Looking at the actual list of nominations, none of them, haha. I would nominate Being John Malkovich. At least that movie is creative and interesting and holds up today. Boys Don't Cry is another great choice. Magnolia is another. Then of course you've got The Matrix and Fight Club.
I gotta go with Magnolia. Personally, I think that film is brilliant on many levels. The score mixed with the pacing and cutting blows my mind. That movie crescendo's like 7-8 times and just when you think shit is about to hit the fan - well, you know what comes! "Yes, this happens."
El Gaith: If there was an award for Most Joy-Inducing Film of the Year, The Mummy is in a three-way tie with Toy Story 2 and Galaxy Quest. Such a great year even for spectacle movies.John Murphy: Looked up the nominees and was shocked that Magnolia and Three Kings weren't nominated and The Insider and The Green Mile were. Honestly - and it may be the mood I'm in - of the actual nominees, I may go with The Sixth Sense... which does and does not feel right to me.But if I had to pick a movie that most deserved it, I lean towards Three Kings.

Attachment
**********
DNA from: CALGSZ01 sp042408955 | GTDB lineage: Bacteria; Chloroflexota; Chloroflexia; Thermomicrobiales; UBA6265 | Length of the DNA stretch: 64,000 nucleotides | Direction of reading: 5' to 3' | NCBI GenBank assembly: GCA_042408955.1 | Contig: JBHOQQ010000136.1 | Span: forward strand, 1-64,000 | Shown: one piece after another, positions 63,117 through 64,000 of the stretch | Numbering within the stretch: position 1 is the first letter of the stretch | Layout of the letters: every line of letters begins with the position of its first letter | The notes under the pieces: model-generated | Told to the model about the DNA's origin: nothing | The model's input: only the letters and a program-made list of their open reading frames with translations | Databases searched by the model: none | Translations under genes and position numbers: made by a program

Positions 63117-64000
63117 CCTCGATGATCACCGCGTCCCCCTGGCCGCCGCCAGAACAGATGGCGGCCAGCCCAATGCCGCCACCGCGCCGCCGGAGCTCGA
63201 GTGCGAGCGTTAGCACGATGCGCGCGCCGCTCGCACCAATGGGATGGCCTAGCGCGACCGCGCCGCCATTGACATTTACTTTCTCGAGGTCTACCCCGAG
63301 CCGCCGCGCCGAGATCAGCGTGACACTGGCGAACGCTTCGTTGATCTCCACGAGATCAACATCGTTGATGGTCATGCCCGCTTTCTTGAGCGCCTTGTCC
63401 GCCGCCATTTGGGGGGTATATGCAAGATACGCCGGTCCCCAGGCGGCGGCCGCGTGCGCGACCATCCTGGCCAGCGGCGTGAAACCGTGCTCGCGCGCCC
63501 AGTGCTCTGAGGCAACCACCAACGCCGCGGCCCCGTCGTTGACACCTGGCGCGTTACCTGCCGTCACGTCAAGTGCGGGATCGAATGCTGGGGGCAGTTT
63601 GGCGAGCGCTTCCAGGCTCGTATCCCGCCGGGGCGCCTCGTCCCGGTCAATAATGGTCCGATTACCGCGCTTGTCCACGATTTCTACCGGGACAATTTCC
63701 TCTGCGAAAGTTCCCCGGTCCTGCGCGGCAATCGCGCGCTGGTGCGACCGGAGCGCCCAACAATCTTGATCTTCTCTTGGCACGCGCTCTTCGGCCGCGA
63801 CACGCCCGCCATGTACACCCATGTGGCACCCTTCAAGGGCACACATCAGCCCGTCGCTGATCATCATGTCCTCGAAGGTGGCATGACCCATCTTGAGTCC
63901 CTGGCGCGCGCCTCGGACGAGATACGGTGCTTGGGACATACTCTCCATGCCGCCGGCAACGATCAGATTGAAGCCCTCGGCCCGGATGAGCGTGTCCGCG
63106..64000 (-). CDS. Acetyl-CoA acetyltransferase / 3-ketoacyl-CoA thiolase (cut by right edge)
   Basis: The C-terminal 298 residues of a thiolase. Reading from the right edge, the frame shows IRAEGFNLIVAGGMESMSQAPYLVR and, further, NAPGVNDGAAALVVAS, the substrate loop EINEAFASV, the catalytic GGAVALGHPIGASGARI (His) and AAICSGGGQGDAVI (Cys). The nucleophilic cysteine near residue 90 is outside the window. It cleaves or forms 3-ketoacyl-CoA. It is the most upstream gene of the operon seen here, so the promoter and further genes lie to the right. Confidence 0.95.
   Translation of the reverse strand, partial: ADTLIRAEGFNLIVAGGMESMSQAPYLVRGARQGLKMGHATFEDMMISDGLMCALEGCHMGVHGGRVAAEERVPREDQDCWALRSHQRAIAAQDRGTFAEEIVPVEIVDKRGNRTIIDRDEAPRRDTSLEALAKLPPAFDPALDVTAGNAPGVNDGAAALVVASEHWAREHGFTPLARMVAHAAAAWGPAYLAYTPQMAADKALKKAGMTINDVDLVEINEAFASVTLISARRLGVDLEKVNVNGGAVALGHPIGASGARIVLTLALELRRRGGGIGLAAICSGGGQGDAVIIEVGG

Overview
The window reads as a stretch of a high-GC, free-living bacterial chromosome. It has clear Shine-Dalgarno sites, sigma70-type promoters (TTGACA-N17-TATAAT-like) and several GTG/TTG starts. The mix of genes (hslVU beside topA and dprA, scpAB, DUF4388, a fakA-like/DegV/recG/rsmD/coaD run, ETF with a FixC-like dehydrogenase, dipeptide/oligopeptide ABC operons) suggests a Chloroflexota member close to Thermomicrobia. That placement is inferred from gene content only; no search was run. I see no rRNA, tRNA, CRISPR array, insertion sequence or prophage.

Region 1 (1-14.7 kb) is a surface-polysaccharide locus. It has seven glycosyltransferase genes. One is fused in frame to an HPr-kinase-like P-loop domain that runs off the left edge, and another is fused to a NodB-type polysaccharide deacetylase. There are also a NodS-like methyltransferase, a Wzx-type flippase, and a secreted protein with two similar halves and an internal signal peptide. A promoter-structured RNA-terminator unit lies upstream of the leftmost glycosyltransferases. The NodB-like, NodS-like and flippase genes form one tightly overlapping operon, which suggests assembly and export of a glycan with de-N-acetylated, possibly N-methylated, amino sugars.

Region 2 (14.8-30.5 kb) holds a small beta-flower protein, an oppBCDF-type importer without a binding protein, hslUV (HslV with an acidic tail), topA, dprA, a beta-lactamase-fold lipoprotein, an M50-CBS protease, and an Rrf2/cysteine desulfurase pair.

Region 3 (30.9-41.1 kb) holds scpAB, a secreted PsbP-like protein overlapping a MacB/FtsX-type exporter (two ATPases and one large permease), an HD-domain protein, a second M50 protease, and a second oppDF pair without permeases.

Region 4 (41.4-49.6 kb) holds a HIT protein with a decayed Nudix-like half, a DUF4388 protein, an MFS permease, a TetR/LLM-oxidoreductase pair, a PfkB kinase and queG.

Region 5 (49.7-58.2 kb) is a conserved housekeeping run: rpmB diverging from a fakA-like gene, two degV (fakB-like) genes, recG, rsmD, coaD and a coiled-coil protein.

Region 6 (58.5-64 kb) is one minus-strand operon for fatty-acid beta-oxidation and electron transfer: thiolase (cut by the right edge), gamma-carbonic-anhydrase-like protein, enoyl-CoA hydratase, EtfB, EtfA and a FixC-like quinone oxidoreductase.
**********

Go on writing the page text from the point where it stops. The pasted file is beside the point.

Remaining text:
I was shocked to read that The Sixth Sense was even nominated. I guess that movie was an even bigger deal back then than I remember.
I would say The Matrix or Magnolia if we can pick anything. If it's a movie that was nominated that year my personal favorites are The Insider and The Sixth Sense (which I feel is now somehow underrated because of the massive backlash it received when Shamylan sh*t the bed).
I will also say that either Being John Malkovich or Magnolia should have at least won Best Original Screenplay over American Beauty, both of which actually WERE nominated in that category.
Magnolia FOR SURE.
Of the nominees: Tough choice, since none of them I consider classics, but probably The Sixth Sense.Real answer: Criminey, there's Magnolia, Malkovich, Three Kings, and Talented Mr. Ripley right there to choose from. I guess....crap, Magnolia. (Kind of fun to note Spike Jonze was involved in two of them.)